Wrongdoers, Firings, Sacrifice, IP, and More
Radio Q&A: 20 May 2012
I answered questions on warning others about dangerous people, responding to an unjust firing, investment versus sacrifice, downloading music after hard drive failure, and more on 20 May 2012. Greg Perkins of Objectivist Answers was my co-host. Listen to or download this episode of Philosophy in Action Radio below.
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Segments: 20 May 2012
Question: Should you warn others about vicious people in your community? If you know a person to be dishonest, but that person is well-regarded in your community, should you tell others in that community what you know? Does it matter if the person is in a position of authority (perhaps over an organization's finances), such that he could do a whole lot of damage? What kinds of immorality would be serious enough to warrant warning others?
Answer, In Brief: If you know of a wolf in sheep's clothing threatening your values and your community, don't remain silent. You need to speak and act – but do that carefully.
Question: Should an employer have to explain and justify his firing of an employee? Should an employer be able to fire an employee for some alleged misconduct, even though the employer never bothered to verify the misconduct, nor asked the employee for his side of the story? For example, suppose that when the employee shows up for work he is simply told that he's been fired because someone made a complaint about him. The employee could easily prove the complaint to be false but the employer isn't concerned with proof or lack thereof. The employee's reputation in the eyes of possible future employers is damaged, even if the employer never discusses the firing with anyone else. In such a case, should the employee be able to sue for having been fired without proper cause?
Answer, In Brief: In a free society, absent a contract, employers are entitled to fire employees at will, including for unjust reasons or in unjust ways. An employee wrongfully fired should move on with his life, stating the facts about what happened as necessary to protect his reputation.
Question: What is the difference between "investment" and "sacrifice"? In your February 26, 2012 webcast, you indicated that you regard sacrifices as something very different from investments. But doesn't sacrifice just mean giving up something? In that case, don't investments in the future require sacrifice now? Or: What's the difference between sacrificing some ease and comfort for your goal versus investing time and work to achieve a goal?
Answer, In Brief: The term "sacrifice" is a confused mess that conflates loss for its own sake with loss for the sake of greater gain. A person ought to pursue his own life and happiness, which means pursuing investments, not sacrifices.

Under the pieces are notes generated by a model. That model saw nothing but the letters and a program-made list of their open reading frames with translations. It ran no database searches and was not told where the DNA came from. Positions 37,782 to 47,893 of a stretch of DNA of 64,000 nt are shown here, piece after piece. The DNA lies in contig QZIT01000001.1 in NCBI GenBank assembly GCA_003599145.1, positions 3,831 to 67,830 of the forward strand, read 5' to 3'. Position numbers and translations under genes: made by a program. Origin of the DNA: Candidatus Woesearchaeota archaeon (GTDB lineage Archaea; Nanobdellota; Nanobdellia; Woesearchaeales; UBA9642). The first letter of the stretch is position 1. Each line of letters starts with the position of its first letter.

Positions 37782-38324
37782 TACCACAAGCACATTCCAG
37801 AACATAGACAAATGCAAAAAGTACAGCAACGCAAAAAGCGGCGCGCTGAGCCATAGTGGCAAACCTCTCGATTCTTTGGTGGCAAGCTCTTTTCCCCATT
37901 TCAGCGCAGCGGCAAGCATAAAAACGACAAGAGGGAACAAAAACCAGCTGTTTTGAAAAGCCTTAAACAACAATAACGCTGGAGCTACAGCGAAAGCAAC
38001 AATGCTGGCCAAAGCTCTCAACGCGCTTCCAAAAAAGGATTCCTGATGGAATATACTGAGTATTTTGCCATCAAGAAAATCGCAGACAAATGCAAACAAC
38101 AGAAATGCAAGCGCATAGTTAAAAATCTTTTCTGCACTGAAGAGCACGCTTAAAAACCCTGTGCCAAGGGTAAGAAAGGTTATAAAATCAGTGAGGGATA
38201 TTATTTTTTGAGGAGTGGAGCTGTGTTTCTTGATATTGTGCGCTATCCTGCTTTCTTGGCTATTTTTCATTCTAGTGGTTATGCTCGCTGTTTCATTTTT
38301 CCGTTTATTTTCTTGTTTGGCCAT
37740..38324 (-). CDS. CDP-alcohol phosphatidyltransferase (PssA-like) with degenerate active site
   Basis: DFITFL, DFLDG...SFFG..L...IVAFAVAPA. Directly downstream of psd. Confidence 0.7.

Question: Does respecting intellectual property require me to re-purchase my music collection lost due to hard drive failure? Over the years I have purchased quite a bit of digital music and have built quite a large library. Recently, due to a computer crash and lack of backup, a large segment of that library was erased. Since I paid for all of the music that was lost, I would like to restore it, whether by copying from my friends or by downloading illegal copies from the internet. But I am not entirely sure what I have the right to do based on my original purchases. What do you think?
Answer, In Brief: It's perfectly moral to obtain new copies of intellectual property that you've lost, but be careful about your choice of means: obtain the lost files from friends, not piracy-peddling web sites.
Rapid Fire Questions (1:01:07)
- What's the proper meaning of the word "greedy"?
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About Philosophy in Action
I'm Dr. Diana Brickell. I'm a philosopher specializing in the application of rational principles to the challenges of real life. I received my Ph.D in philosophy from the University of Colorado at Boulder in 2009. My book, Responsibility & Luck: A Defense of Praise and Blame, is available for purchase in paperback and Kindle. The book defends the justice of moral praise and blame of persons using an Aristotelian theory of moral responsibility, thereby refuting Thomas Nagel's "problem of moral luck."
My radio show, Philosophy in Action Radio, broadcasts live over the internet on most Sunday mornings and some Thursday evenings. On Sunday mornings, I answer questions applying rational principles to the challenges of real life in a live hour-long show. Greg Perkins of Objectivist Answers co-hosts the show. On Thursday evenings, I interview an expert guest or discuss a topic of interest.
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I can be reached via e-mail to [email protected].